climate change

What The Dutch Can Teach Us About Sea Level Rise

Sep 19, 2013
Nickolay Lamm / StorageFront.com

American scientists and engineers have been comparing notes with Dutch counterparts over the problem they both have: how to protect their low lands from rising sea levels.

In the U.S., it’s treated as a new problem. But the Dutch stopped panicking about sea level rise about 800 years ago and began to address it systematically.

Dikes and levies are a big part of the plan. But the Netherlands has also learned to pick its fights, and even let the water win sometimes.

Getting Your Head Around Climate Change Through Music

Sep 5, 2013
Peter J. Maerz/WLRN

It’s often said that life influences art. And for composer Carson Kievman, life in low-lying South Florida led to a symphony about climate change.

Kievman was composer-in-residence for the Florida Philharmonic during the 1990s, and he now runs the SoBe Institute of the Arts in Miami Beach. But the idea for his symphony, titled “Biodiversity,” came from a scientist at the University of Miami’s Rosenstiel School of Marine and Atmospheric Science.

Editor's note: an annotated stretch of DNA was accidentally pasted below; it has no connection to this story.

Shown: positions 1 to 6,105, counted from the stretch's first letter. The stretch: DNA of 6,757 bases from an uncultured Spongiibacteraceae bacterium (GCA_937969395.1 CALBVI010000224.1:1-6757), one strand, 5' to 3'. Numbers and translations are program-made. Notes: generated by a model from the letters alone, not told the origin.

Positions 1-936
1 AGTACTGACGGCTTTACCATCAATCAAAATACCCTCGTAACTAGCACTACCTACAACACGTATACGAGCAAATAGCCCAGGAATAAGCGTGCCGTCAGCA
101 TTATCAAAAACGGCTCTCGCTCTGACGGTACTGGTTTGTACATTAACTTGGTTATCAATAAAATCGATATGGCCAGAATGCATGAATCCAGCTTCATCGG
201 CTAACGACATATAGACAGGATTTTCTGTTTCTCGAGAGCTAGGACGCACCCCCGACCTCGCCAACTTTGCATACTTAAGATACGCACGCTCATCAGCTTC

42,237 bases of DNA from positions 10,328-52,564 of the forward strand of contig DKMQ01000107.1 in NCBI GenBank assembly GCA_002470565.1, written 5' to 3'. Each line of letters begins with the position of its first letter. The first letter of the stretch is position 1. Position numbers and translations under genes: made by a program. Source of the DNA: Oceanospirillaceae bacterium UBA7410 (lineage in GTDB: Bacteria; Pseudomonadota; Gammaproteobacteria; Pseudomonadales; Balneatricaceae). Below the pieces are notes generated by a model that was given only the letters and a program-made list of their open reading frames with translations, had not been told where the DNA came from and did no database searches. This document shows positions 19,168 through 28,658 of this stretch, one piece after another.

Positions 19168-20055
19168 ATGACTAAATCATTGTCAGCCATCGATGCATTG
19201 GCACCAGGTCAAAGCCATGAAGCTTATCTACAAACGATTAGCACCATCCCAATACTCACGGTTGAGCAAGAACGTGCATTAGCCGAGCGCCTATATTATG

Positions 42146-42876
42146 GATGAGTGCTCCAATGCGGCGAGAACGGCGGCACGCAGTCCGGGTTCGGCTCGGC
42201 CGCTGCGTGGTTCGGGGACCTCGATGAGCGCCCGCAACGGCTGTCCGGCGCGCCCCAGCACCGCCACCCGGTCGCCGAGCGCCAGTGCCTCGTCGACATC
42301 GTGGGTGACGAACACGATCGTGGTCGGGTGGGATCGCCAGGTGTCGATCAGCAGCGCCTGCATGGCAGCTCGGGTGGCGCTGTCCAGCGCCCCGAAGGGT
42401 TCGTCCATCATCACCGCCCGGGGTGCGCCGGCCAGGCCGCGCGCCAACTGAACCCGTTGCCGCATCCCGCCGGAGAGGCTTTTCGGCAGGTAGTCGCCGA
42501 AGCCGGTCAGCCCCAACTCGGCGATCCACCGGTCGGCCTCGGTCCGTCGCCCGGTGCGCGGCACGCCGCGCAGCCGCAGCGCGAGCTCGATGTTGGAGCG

Global sea level has been rising as a result of global warming, but in 2010 and 2011, sea level actually fell by about a quarter of an inch.

Scientists now say they know why: It has to do with extreme weather in Australia.

The sea level drop coincided with some of the worst flooding in that continent's history. Dozens of people died and torrents washed away houses and cars, forcing thousands from their homes.

Help Miami-Dade Find New Sources Of Sand

Aug 12, 2013
Yahoo Images/Cejas.me

Miami-Dade County needs new sources of sand for its beaches.

The Army Corps of Engineers says Miami-Dade is running out of offshore supplies and the county is looking for new places to harvest sand.

The corps is holding public meetings every day this week starting in Miami Beach this evening. Meetings will be held in Palm Beach and Broward counties Tuesday and Thursday.  

The corps is already considering a couple of different places Miami-Dade can get more sand from such as upland sources and federal and state waters in Southeast Florida.

The weather is one of those topics that is fairly easy for people to agree on. Climate, however, is something else.